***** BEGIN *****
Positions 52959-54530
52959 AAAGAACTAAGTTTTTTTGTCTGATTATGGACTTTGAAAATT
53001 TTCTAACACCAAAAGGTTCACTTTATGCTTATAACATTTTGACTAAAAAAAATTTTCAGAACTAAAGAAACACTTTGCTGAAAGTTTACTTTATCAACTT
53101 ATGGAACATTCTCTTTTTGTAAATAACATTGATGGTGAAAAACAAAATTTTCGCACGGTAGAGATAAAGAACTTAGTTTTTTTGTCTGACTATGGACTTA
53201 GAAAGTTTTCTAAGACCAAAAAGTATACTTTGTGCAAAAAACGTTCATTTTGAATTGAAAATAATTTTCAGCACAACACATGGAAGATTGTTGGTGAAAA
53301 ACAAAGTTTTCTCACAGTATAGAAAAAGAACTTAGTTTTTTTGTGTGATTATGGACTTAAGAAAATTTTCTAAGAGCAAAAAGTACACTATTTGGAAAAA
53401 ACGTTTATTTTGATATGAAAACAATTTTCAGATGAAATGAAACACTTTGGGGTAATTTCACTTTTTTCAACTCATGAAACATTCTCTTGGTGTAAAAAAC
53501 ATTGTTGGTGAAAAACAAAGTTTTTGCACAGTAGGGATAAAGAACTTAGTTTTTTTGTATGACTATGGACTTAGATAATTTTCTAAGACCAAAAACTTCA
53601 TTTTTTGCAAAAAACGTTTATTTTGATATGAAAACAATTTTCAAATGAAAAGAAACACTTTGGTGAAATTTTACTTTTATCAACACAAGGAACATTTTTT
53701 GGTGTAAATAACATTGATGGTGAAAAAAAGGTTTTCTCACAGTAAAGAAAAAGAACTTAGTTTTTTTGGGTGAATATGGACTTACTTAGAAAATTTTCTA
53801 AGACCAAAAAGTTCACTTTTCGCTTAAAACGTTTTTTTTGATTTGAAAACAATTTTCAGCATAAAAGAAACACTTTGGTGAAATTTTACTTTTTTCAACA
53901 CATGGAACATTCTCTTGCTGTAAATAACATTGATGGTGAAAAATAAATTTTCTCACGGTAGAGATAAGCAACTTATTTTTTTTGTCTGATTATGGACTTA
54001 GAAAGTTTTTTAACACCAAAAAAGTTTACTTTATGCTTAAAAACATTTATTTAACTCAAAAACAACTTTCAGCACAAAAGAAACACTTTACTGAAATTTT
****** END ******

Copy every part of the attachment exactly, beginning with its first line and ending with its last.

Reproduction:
Positions 52959-54530
52959 AAAGAACTAAGTTTTTTTGTCTGATTATGGACTTTGAAAATT
53001 TTCTAACACCAAAAGGTTCACTTTATGCTTATAACATTTTGACTAAAAAAAATTTTCAGAACTAAAGAAACACTTTGCTGAAAGTTTACTTTATCAACTT
53101 ATGGAACATTCTCTTTTTGTAAATAACATTGATGGTGAAAAACAAAATTTTCGCACGGTAGAGATAAAGAACTTAGTTTTTTTGTCTGACTATGGACTTA
53201 GAAAGTTTTCTAAGACCAAAAAGTATACTTTGTGCAAAAAACGTTCATTTTGAATTGAAAATAATTTTCAGCACAACACATGGAAGATTGTTGGTGAAAA
53301 ACAAAGTTTTCTCACAGTATAGAAAAAGAACTTAGTTTTTTTGTGTGATTATGGACTTAAGAAAATTTTCTAAGAGCAAAAAGTACACTATTTGGAAAAA
53401 ACGTTTATTTTGATATGAAAACAATTTTCAGATGAAATGAAACACTTTGGGGTAATTTCACTTTTTTCAACTCATGAAACATTCTCTTGGTGTAAAAAAC
53501 ATTGTTGGTGAAAAACAAAGTTTTTGCACAGTAGGGATAAAGAACTTAGTTTTTTTGTATGACTATGGACTTAGATAATTTTCTAAGACCAAAAACTTCA
53601 TTTTTTGCAAAAAACGTTTATTTTGATATGAAAACAATTTTCAAATGAAAAGAAACACTTTGGTGAAATTTTACTTTTATCAACACAAGGAACATTTTTT
53701 GGTGTAAATAACATTGATGGTGAAAAAAAGGTTTTCTCACAGTAAAGAAAAAGAACTTAGTTTTTTTGGGTGAATATGGACTTACTTAGAAAATTTTCTA
53801 AGACCAAAAAGTTCACTTTTCGCTTAAAACGTTTTTTTTGATTTGAAAACAATTTTCAGCATAAAAGAAACACTTTGGTGAAATTTTACTTTTTTCAACA
53901 CATGGAACATTCTCTTGCTGTAAATAACATTGATGGTGAAAAATAAATTTTCTCACGGTAGAGATAAGCAACTTATTTTTTTTGTCTGATTATGGACTTA
54001 GAAAGTTTTTTAACACCAAAAAAGTTTACTTTATGCTTAAAAACATTTATTTAACTCAAAAACAACTTTCAGCACAAAAGAAACACTTTACTGAAATTTT